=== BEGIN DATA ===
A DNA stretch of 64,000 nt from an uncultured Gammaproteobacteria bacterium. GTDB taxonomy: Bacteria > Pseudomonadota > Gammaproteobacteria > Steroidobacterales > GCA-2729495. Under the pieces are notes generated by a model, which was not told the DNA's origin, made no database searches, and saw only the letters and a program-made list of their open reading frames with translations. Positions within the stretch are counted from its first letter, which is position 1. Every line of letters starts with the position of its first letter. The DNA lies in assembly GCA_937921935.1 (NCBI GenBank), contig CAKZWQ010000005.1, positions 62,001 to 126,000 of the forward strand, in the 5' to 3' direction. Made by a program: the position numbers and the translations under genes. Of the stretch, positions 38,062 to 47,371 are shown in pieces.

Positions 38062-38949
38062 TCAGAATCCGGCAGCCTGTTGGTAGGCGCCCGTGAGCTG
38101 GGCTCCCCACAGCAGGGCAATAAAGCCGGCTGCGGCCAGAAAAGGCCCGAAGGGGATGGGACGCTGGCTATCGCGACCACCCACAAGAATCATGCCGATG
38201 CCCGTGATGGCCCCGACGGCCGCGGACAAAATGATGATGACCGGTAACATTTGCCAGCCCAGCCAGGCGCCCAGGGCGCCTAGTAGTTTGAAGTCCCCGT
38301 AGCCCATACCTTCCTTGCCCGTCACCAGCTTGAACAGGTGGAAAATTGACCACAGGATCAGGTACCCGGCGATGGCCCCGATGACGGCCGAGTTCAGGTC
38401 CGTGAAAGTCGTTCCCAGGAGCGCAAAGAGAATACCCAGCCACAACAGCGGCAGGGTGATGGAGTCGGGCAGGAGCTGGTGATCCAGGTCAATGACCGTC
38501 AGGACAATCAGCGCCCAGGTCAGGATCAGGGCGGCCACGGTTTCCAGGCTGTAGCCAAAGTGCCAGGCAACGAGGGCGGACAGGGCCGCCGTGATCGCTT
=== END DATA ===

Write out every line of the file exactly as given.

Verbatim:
A DNA stretch of 64,000 nt from an uncultured Gammaproteobacteria bacterium. GTDB taxonomy: Bacteria > Pseudomonadota > Gammaproteobacteria > Steroidobacterales > GCA-2729495. Under the pieces are notes generated by a model, which was not told the DNA's origin, made no database searches, and saw only the letters and a program-made list of their open reading frames with translations. Positions within the stretch are counted from its first letter, which is position 1. Every line of letters starts with the position of its first letter. The DNA lies in assembly GCA_937921935.1 (NCBI GenBank), contig CAKZWQ010000005.1, positions 62,001 to 126,000 of the forward strand, in the 5' to 3' direction. Made by a program: the position numbers and the translations under genes. Of the stretch, positions 38,062 to 47,371 are shown in pieces.

Positions 38062-38949
38062 TCAGAATCCGGCAGCCTGTTGGTAGGCGCCCGTGAGCTG
38101 GGCTCCCCACAGCAGGGCAATAAAGCCGGCTGCGGCCAGAAAAGGCCCGAAGGGGATGGGACGCTGGCTATCGCGACCACCCACAAGAATCATGCCGATG
38201 CCCGTGATGGCCCCGACGGCCGCGGACAAAATGATGATGACCGGTAACATTTGCCAGCCCAGCCAGGCGCCCAGGGCGCCTAGTAGTTTGAAGTCCCCGT
38301 AGCCCATACCTTCCTTGCCCGTCACCAGCTTGAACAGGTGGAAAATTGACCACAGGATCAGGTACCCGGCGATGGCCCCGATGACGGCCGAGTTCAGGTC
38401 CGTGAAAGTCGTTCCCAGGAGCGCAAAGAGAATACCCAGCCACAACAGCGGCAGGGTGATGGAGTCGGGCAGGAGCTGGTGATCCAGGTCAATGACCGTC
38501 AGGACAATCAGCGCCCAGGTCAGGATCAGGGCGGCCACGGTTTCCAGGCTGTAGCCAAAGTGCCAGGCAACGAGGGCGGACAGGGCCGCCGTGATCGCTT